Hell-bent For Music by Wade HallHell-bent For Music by Wade Hall

Hell-bent For Music

byWade Hall

Paperback | April 1, 1996

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Pee Wee King's birth on February 18, 1914, into a Milwaukee working-class Polish family named Kuczynski was hardly an indicator that he would grow up to become a pioneer and superstar of country and western music. Pee Wee King is probably best remembered today as the co-writer of the most popular country music song of all time, The Tennessee Waltz. He is just as important, however, for his vital role in expanding the horizons, and the market potential, of country and western music. Pee Wee King made country music respectable and brought it into the mainstream of American culture. He took the polka and waltz rhythms of his youth, mixed them with the sounds of the big bands of the thirties and forties, and flavored it all with the balladry and moods of the Western cowboy. He combined this new sound with folk and country traditions rooted in places like Louisville, Knoxville, and Nashville. The result was a smooth, listenable, danceable, up-to-date sound that has become the most popular form of music in the United States. Recipient of numerous awards, including induction into both the Songwriters Hall of Fame and the Country Music Hall of Fame, Pee Wee King has been one of the most important figures in country music for over sixty years.
Title:Hell-bent For MusicFormat:PaperbackDimensions:272 pages, 9.34 × 6.43 × 1.03 inPublished:April 1, 1996Publisher:UNIVERSITY PRESS OF KENTUCKY

The following ISBNs are associated with this title:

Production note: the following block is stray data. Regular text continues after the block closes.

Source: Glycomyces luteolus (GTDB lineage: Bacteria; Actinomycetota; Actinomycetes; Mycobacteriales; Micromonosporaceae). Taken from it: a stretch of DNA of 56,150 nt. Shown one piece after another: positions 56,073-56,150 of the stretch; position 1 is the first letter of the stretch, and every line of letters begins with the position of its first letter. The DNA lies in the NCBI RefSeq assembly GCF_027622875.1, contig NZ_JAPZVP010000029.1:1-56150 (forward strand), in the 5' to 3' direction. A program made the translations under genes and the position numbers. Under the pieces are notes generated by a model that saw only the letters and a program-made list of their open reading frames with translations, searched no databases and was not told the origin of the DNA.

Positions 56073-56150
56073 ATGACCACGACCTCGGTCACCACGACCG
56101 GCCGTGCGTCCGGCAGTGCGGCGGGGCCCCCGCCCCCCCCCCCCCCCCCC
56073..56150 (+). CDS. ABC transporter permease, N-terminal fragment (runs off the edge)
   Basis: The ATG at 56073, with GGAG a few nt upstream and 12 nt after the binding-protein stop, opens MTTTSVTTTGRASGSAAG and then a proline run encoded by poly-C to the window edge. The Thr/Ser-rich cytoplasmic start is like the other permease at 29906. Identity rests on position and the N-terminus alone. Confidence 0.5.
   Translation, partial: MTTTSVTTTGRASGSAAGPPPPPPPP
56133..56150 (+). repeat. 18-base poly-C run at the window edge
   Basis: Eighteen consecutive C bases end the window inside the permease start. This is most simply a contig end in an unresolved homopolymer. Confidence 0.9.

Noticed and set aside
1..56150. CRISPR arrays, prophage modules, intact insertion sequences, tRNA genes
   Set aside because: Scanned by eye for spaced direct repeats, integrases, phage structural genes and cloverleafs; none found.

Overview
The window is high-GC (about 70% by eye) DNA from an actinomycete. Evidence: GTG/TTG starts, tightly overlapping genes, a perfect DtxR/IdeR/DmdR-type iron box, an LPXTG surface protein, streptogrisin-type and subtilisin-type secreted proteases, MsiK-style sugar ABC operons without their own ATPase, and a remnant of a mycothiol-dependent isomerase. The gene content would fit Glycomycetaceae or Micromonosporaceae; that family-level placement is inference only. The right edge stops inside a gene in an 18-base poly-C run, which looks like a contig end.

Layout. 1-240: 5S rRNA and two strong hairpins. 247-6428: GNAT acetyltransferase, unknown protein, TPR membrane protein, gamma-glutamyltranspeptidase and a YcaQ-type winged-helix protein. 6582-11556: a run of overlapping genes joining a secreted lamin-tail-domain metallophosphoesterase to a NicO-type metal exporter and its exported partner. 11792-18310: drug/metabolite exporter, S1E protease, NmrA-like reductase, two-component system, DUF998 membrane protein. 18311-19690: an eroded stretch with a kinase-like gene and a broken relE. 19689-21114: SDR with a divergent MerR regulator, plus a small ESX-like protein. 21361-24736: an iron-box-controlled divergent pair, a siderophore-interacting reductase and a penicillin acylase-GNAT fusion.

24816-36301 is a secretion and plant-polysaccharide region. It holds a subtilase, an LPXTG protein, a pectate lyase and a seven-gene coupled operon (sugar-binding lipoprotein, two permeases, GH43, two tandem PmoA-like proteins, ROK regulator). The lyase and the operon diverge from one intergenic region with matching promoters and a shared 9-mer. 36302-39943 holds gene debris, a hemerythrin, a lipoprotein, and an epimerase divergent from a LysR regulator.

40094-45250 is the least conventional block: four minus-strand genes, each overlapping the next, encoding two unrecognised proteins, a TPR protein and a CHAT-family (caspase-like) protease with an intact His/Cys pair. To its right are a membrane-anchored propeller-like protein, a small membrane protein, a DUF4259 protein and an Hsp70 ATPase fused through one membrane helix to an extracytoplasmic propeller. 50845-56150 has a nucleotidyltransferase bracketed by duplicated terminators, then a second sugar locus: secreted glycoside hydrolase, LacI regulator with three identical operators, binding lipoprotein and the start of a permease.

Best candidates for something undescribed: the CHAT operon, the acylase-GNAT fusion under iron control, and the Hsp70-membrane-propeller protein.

ISBN - 10:0813119596

ISBN - 13:9780813119595

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Pee Wee King's birth on February 18, 1914, into a Milwaukee working-class Polish family named Kuczynski was hardly an indicator that he would grow up to become a pioneer and superstar of country and western music. Pee Wee King is probably best remembered today as the co-writer of the most popular country music song of all time, The Tennessee Waltz. He is just as important, however, for his vital role in expanding the horizons, and the market potential, of country and western music. Pee Wee King made country music respectable and brought it into the mainstream of American culture. He took the polka and waltz rhythms of his youth, mixed them with the sounds of the big bands of the thirties and forties, and flavored it all with the balladry and moods of the Western cowboy. He combined this new sound with folk and country traditions rooted in places like Louisville, Knoxville, and Nashville. The result was a smooth, listenable, danceable, up-to-date sound that has become the most popular form of music in the United States. Recipient of numerous awards, including induc